x Abu Dhabi, UAESunday 23 July 2017

In the fashion world, is curvy the shape of things to come?

Curvy may be the new look but the fashion police need to be convinced. Tahira Yaqoob analyses whether recent magazine covers are a fad or a force to be reckoned with.

The actress Christina Hendricks.
The actress Christina Hendricks.

Curvy may be the new look but the fashion police need to be convinced. Tahira Yaqoob analyses whether recent magazine covers are a fad or a force to be reckoned with, and how the fuller figure represents most women, whether a runway revolution or not.

The contracts had been exchanged, a cheque handed over and the keys were in my hand.

Then just as he was about to leave, my property agent paused at the door.

"You know, I'm also a personal trainer," he said with a little wink.

And as I puzzled over this information, wondering why on earth he was telling me, he added: "You know, in case you need any help... with this," and as he spoke, he made a sweeping gesture taking in my muffin top.

I wish I could say I slammed the door in his face, shredded the contract, or came back with some Churchillian riposte: "I may be podgy but you, sir, are ugly. Tomorrow I can go on the treadmill but you will still be ugly."

Instead, I was just left gawping and speechless at his utter rudeness.

You see, I have always been on the curvy side. Kind friends would say voluptuous. My less kind sisters came up with nicknames like "thunder thighs" when we were growing up.

If, as the surveys all state, the average woman is a UK size 14 to 16, I am firmly average.

Madonna will announce her decision to join a nunnery and the writers of Days of Our Lives will be nominated for a Nobel Literature Prize before I ever say no to dessert and slim down to a size 0.

But that doesn't mean I, or women like me, have always been made to feel average.

Airbrushed photos of stick-thin models in magazines, catwalk shows featuring women with figures like knitting needles, and clothes designed to fit a gnat on a diet have all conspired to make us feel abnormal.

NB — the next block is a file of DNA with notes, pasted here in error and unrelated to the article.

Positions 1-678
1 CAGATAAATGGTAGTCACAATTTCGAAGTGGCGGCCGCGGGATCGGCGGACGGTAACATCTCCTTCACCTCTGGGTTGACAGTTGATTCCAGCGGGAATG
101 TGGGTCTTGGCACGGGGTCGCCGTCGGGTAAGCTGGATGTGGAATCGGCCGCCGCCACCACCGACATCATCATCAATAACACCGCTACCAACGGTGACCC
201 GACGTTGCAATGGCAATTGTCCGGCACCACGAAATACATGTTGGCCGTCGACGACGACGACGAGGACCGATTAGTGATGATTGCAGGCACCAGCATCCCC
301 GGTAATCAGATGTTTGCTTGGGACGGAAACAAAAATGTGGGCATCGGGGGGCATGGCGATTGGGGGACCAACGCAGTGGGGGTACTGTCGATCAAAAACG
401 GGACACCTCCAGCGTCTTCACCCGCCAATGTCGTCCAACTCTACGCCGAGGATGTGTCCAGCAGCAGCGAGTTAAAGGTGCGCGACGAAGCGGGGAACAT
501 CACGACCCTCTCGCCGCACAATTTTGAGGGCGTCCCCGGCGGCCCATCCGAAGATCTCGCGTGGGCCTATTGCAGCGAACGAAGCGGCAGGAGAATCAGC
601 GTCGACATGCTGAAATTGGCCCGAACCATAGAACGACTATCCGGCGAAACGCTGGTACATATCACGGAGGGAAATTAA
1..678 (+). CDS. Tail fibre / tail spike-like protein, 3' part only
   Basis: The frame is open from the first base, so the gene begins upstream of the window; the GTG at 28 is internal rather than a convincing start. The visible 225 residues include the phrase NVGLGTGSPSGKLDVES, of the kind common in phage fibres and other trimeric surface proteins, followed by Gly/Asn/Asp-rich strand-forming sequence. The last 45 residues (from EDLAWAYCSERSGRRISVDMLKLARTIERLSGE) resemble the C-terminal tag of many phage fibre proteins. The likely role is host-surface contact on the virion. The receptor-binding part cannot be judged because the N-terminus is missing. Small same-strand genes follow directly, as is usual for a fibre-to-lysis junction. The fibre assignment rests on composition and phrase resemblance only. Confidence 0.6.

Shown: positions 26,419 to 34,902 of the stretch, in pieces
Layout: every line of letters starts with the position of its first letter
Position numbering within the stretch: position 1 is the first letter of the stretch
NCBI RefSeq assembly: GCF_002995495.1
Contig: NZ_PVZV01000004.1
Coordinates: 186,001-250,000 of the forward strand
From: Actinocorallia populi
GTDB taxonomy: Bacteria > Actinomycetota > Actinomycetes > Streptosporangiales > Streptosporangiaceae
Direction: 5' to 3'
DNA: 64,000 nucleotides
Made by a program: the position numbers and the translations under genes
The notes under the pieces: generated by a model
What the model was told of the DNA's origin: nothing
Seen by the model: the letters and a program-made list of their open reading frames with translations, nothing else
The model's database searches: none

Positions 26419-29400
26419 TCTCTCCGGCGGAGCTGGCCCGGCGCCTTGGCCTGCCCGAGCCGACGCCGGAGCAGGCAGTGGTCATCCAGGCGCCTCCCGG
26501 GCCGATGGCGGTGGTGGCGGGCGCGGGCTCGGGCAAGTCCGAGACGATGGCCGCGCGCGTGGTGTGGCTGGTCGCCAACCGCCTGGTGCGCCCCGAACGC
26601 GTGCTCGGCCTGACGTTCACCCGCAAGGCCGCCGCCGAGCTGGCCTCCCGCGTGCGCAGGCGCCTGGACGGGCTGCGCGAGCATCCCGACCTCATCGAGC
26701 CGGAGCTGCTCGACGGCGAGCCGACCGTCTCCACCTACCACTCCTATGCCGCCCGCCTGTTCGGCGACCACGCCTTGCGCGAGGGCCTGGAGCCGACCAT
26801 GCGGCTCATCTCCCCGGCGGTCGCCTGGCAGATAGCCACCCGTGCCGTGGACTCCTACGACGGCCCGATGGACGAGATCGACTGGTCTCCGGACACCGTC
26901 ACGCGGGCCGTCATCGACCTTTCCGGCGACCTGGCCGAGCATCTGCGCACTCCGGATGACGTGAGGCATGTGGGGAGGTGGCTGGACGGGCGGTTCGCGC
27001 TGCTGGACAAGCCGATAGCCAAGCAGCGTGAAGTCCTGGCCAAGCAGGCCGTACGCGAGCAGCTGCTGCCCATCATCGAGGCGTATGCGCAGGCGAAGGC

So we layered up to hide our curves, wore shapeless, tent-like dresses to disguise our figures (and which made us look even more enormous), self-consciously yanked our cardis/handbags/napkins over our rounded bellies, and never, ever wore jeans for fear of the dreaded muffin top spilling over the waistband.

Now though, it seems the worm is turning. Last summer Vogue Italia featured Tara Lynn, Candice Huffine and Robyn Lawley in a cover photo shoot, three seriously curvy women with ample bosoms spilling out of corsets, rounded hips and wobbly thighs splayed across chaise longues in all their naked glory. And not a napkin in sight to hide them.

It became an instant talking point, as did those memorable pictures of the American model Lizzie Miller. Head thrown back laughing, she appeared naked in Glamour magazine in the US in 2009.

But that wasn't what sparked a frenzied debate worldwide. It was the fact that she was photographed with stretch marks and a little roll of tummy fat clearly on display.

"Seeing someone not airbrushed with an average looking body, compared to all those stick-thin pictures of perfection - I guess people thought: 'Wow! This girl looks like me,'" Miller reflected a year later. "It really struck a chord. The work flooded in, with lucrative contracts with American and Italian fashion labels."

Britain holds a Miss Curvy competition to find women who are proud of their sensual curves and accept the way they look.

Last year's winner of Miss America was not a scrawny blonde as in previous years but a curvy Latin beauty - with an ambition to train as a lawyer to boot.

And the fabulously named Miss Ronde contest in France was won earlier this year by 29-year-old Hyslyne Blanchon: height 5 feet 7 inches (168cm) and weighing in at 212lbs (96kg). Last year's winner was the similarly rotund Marion Bogaert, 2cm taller and 1kg heavier than Blanchon. Even the French word to describe skinny-minnies - minceur - sounds mealy-mouthed and unappealing. To cap it all, French Elle, the definitive word in the fashion industry, had the curvaceous Lynn on its cover in February this year.